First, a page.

The applicant’s attorney Heidi Davis termed this proposed business “the critical last mile; allowing same day or next day deliveries.” She said the site would “quickly become a major employment center in the City.”
The DRI permits 3.1 million square feet of industrial use in its 244.9 acres with 37 acres set aside for schools. This application asked its 33.94 acres to be subject to that industrial use limit creating a more flexible light industry usage with the new motorsports category.
An economic study submitted with the application shows the planned site creating 466 permanent jobs with an annual income of $19,203,860, or about $41,210 per job. The facility also would generate 428 construction jobs with a budget of $25,887,178. The study showed another $148 million in positive direct impact to the local economy.
Planning & Zoning unanimously approved the application at a September 15 hearing. The October Council meeting agenda would include second reading of this DRI amendment, a site plan, one landscaping variance termed minor, and a tentative plat for the property.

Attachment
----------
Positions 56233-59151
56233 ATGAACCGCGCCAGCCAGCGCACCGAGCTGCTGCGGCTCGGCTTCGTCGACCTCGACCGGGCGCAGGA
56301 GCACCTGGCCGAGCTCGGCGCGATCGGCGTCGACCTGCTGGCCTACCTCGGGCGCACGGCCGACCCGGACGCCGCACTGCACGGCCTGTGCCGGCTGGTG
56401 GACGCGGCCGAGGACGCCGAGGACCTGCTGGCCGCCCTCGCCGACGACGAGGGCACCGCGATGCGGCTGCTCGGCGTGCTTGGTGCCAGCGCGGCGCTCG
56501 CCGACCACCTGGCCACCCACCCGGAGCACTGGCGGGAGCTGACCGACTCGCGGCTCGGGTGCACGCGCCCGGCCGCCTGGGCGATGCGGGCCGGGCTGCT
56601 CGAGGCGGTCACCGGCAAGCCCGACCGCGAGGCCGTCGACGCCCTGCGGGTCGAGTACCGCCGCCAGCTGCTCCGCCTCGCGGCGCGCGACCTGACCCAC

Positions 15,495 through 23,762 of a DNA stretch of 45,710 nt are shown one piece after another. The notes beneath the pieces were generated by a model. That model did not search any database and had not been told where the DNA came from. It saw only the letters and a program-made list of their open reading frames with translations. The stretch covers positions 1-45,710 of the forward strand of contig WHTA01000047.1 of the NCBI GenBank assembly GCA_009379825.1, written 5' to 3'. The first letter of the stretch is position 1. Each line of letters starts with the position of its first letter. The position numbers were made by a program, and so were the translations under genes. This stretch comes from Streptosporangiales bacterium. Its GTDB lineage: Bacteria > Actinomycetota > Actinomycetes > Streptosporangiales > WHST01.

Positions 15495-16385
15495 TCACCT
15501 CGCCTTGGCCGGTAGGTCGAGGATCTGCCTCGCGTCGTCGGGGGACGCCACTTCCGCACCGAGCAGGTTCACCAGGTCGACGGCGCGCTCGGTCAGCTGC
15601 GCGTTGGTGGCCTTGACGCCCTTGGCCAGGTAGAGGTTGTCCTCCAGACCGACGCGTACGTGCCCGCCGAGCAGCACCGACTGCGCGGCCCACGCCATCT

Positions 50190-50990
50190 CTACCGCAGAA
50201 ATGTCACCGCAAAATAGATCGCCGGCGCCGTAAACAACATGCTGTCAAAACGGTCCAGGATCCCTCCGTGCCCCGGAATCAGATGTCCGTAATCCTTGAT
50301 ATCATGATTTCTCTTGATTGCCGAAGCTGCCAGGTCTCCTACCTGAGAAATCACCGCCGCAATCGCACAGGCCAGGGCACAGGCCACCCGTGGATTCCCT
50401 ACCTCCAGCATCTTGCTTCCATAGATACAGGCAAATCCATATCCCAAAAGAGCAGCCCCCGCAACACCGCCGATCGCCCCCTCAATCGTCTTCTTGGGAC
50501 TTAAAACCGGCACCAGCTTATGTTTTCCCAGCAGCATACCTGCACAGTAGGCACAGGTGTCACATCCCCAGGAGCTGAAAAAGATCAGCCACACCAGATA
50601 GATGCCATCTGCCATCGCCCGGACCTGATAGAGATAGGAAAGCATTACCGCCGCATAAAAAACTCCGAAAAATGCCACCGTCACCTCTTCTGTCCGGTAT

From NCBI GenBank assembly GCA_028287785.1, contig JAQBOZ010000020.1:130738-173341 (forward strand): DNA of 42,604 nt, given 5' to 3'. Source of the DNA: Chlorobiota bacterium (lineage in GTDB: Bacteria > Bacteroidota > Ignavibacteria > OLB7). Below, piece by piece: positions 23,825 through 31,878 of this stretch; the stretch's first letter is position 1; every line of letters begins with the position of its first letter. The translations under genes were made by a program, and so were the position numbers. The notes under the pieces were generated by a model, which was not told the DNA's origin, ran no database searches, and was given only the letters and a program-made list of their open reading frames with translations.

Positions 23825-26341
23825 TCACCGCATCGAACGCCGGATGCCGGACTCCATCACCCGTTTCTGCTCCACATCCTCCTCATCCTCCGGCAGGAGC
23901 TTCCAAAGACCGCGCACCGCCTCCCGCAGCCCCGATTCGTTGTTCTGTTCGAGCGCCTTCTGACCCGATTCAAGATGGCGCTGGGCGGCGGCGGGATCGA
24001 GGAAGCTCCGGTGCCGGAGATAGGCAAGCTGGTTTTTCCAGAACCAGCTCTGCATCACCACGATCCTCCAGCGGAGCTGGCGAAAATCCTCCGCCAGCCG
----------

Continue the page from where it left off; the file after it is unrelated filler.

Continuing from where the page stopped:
Al Garcia, president of the Homestead-Miami Speedway, said “This project was time sensitive. I commend the staff for working hard on this exciting project. It will be an economic boon to South Dade and a continuing economic benefit to community.”
Council faced another land use issue for three parcels in the northwest neighborhood seeking a small scale comprehensive plan amendment from light commercial to low residential use. The City’s original plans showed two smaller lots under the established minimum of 6,750 square feet with a larger 12,016 square foot lot in the middle.